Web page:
The PEOPLE, etc., respondent, v. Michael DUHS, appellant.
Appeal by the defendant from a judgment of the Supreme Court, Richmond County (Rooney, J.), rendered June 13, 2007, convicting him of assault in the first degree and endangering the welfare of a child, upon a jury verdict, and imposing sentence.
ORDERED that the judgment is affirmed.
The defendant was indicted for assault in the first degree and endangering the welfare of a child based on allegations that, while babysitting his girlfriend's three-year-old son, he intentionally placed the child's feet and lower legs into a tub containing scalding water, resulting in severe burns. At trial, the Supreme Court permitted an emergency room pediatrician who treated the child to testify that when she asked the child why he had not stepped out of the tub, the child said that the defendant “wouldn't let me out.”
Contrary to the defendant's argument, the testimony of the emergency room pediatrician as to the child's statement was properly admitted into evidence. The physician testified, at a pretrial hearing, that the statement was made in response to a question she asked in order to ascertain whether the child had any neurological injury or deficit. Since the statement was thus germane to the child's diagnosis and treatment, it falls within an exception to the rule against hearsay (see People v. James, 19 A.D.3d 616, 617, 797 N.Y.S.2d 129; People v. Dagoberto, 16 A.D.3d 595, 792 N.Y.S.2d 143; People v. Goode, 179 A.D.2d 676, 677, 578 N.Y.S.2d 611).
The admission of the statement also did not violate the defendant's constitutional right to confront the witnesses against him (see Crawford v. Washington, 541 U.S. 36, 124 S.Ct. 1354, 158 L.Ed.2d 177; People v. Rawlins, 10 N.Y.3d 136, 148, 855 N.Y.S.2d 20, 884 N.E.2d 1019, cert. denied --- U.S. ----, 129 S.Ct. 2856, 174 L.Ed.2d 601; cf. People v. Goldstein, 6 N.Y.3d 119, 128-129, 810 N.Y.S.2d 100, 843 N.E.2d 727, cert. denied 547 U.S. 1159, 126 S.Ct. 2293, 164 L.Ed.2d 834; People v. Rogers, 8 A.D.3d 888, 891, 780 N.Y.S.2d 393). An out-of-court statement implicates the defendant's Sixth Amendment rights only when it is testimonial in nature (see Davis v. Washington, 547 U.S. 813, 821-822, 126 S.Ct. 2266, 165 L.Ed.2d 224; People v. Rawlins, 10 N.Y.3d at 148, 855 N.Y.S.2d 20, 884 N.E.2d 1019; People v. Nieves-Andino, 9 N.Y.3d 12, 15, 840 N.Y.S.2d 882, 872 N.E.2d 1188; People v. Bradley, 8 N.Y.3d 124, 126-127, 830 N.Y.S.2d 1, 862 N.E.2d 79). Here, however, the statement was not testimonial, as it was elicited in furtherance of the medical treatment necessary to address the ongoing emergency caused by the child's condition (see Giles v. California, --- U.S. ----, 128 S.Ct. 2678, 2692-2693, 171 L.Ed.2d 488; Bush v. State, 193 P.3d 203, 213 [Wy]; State v. Schaer, 757 N.W.2d 630, 636-637 [Iowa]; Hester v. State, 283 Ga. 367, 371, 659 S.E.2d 600, 604-605).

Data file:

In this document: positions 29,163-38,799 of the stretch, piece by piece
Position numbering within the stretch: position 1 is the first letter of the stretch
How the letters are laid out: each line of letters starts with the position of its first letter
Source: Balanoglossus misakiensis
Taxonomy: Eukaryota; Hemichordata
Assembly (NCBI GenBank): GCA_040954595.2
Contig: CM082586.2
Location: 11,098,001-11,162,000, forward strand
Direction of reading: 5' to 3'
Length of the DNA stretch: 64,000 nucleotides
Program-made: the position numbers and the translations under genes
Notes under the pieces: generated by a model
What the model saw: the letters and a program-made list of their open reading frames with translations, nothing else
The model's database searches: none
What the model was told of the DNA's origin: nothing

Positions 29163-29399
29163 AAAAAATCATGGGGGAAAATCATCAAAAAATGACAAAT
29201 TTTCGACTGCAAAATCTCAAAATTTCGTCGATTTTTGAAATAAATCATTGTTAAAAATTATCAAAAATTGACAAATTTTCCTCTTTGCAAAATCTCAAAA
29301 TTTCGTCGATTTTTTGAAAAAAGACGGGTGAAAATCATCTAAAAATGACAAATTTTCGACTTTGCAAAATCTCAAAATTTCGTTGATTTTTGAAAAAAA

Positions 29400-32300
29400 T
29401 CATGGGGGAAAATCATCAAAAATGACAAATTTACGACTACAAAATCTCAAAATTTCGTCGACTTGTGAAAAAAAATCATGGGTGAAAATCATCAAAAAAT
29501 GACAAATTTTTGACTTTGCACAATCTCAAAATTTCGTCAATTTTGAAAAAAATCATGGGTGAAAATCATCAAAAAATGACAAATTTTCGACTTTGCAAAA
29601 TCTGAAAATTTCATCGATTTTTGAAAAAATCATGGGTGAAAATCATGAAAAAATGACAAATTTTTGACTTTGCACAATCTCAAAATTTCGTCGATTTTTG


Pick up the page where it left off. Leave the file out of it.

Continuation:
The defendant's contention that the People's expert should not have been permitted to testify that the child's injuries were intentionally inflicted is unpreserved for appellate review (see CPL 470.05 ), and we decline to review it in the exercise of our interest of justice jurisdiction.
The defendant's remaining contentions are without merit.